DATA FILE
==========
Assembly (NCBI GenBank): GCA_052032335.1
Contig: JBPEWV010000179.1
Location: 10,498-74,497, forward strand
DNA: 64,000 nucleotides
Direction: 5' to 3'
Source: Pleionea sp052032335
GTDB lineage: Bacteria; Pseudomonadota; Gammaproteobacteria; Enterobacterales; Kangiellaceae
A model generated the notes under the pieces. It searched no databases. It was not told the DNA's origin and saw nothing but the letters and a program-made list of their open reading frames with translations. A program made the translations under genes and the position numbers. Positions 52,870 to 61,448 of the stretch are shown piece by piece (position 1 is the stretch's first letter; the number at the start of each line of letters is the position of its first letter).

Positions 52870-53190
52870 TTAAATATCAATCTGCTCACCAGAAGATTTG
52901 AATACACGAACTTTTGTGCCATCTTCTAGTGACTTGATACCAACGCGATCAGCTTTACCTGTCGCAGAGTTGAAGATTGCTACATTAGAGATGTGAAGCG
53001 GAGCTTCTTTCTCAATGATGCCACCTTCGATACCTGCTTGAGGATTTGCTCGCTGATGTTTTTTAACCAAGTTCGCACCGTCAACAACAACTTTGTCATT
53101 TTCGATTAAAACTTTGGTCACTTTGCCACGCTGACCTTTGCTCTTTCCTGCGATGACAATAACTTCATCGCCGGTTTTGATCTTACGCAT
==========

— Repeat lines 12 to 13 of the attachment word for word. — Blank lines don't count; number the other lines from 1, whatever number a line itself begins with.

53001 GAGCTTCTTTCTCAATGATGCCACCTTCGATACCTGCTTGAGGATTTGCTCGCTGATGTTTTTTAACCAAGTTCGCACCGTCAACAACAACTTTGTCATT
53101 TTCGATTAAAACTTTGGTCACTTTGCCACGCTGACCTTTGCTCTTTCCTGCGATGACAATAACTTCATCGCCGGTTTTGATCTTACGCAT